I have been looking at problems on this site such as selecting cards from a deck of cards or marbles from a bag of marbles. One thing I have been struggling with is when I can solve the problem simply by counting outcomes, or, equivalently, when I can assume that outcomes have equal probability. I have two recent, motivating examples.
Probability of 2 Cards being adjacent. The problem here is to do with the probability of picking cards and finding a seven next to a king. In theory we can solve the problem by considering of 3 groups with identical items in each group: 4 sevens, 4 kings, and 44 others. We then count the number of outcomes of interest, and divide by the total number of outcomes (the total is given by the multinomial theorem).
probability of occcuring alternative colors. Here there is one bag, with $n_1$ balls of one color and $n_2$ balls of another, $n_1 \neq n_2$, and we are interested in the probabilities of outcomes when we draw $k < n_1 + n_2$ balls from the bag (with replacement). This is a case where the probabilities of outcomes are not equal.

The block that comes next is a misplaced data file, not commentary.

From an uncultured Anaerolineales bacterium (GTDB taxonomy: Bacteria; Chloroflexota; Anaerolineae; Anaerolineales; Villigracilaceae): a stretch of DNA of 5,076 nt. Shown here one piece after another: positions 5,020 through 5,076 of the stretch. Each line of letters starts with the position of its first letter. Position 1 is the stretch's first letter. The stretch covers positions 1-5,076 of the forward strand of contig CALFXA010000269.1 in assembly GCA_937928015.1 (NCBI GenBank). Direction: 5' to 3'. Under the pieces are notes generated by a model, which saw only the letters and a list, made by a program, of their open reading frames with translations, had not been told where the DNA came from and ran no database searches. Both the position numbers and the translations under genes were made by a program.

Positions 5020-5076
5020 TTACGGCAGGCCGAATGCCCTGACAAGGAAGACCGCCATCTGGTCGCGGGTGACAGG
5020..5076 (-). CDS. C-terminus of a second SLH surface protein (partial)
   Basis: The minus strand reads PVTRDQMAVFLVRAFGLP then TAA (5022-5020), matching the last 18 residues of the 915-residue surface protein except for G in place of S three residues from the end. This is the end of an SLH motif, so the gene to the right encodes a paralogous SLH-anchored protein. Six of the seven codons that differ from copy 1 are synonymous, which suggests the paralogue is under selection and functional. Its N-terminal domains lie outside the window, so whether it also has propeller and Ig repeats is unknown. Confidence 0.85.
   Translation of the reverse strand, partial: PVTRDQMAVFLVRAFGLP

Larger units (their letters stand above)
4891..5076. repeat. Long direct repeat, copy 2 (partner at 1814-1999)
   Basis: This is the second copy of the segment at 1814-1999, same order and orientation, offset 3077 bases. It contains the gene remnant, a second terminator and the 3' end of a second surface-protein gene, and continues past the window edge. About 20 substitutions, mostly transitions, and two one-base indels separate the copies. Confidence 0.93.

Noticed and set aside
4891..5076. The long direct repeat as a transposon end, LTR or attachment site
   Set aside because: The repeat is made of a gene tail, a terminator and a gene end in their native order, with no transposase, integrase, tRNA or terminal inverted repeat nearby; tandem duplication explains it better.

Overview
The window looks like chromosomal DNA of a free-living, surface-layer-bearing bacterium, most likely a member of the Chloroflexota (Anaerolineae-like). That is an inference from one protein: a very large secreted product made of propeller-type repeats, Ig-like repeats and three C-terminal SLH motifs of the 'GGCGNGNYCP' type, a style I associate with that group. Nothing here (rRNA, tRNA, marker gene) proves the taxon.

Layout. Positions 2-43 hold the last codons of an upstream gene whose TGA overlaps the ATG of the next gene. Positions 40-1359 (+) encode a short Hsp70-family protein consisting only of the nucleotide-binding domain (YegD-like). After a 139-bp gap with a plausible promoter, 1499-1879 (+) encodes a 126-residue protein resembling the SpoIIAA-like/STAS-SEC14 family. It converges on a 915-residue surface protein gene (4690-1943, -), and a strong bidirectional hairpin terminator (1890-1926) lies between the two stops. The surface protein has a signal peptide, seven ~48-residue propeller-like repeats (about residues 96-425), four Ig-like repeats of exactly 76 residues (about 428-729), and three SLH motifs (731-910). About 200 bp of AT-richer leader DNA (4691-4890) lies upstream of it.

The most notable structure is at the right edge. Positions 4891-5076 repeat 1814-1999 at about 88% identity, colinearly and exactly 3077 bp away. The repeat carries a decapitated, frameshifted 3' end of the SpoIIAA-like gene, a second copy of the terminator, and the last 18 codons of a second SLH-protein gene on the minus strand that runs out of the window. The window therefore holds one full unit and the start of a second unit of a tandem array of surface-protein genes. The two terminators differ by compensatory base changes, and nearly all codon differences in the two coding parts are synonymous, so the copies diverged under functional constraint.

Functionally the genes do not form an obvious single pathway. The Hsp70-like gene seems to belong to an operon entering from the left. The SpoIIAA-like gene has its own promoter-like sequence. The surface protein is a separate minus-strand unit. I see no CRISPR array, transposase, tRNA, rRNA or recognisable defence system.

To quote from the answer to the second question
counting outcomes is not a good way to approach this problem.
I can see in each case, and other cases, when counting is ok -- when outcomes are equally probable, using common sense and intuition. But this took me quite a long time in the first case. It is also error-prone. It seems like more skilled mathematicians understand when counting is a good way to approach a problem, so my question is:-
Are there any rules or principles that I can apply to decide whether or not counting outcomes is reasonable?
(related, more general, question about how to approach combinatorial problems: Combinatorics: When To Use Different Counting Techniques)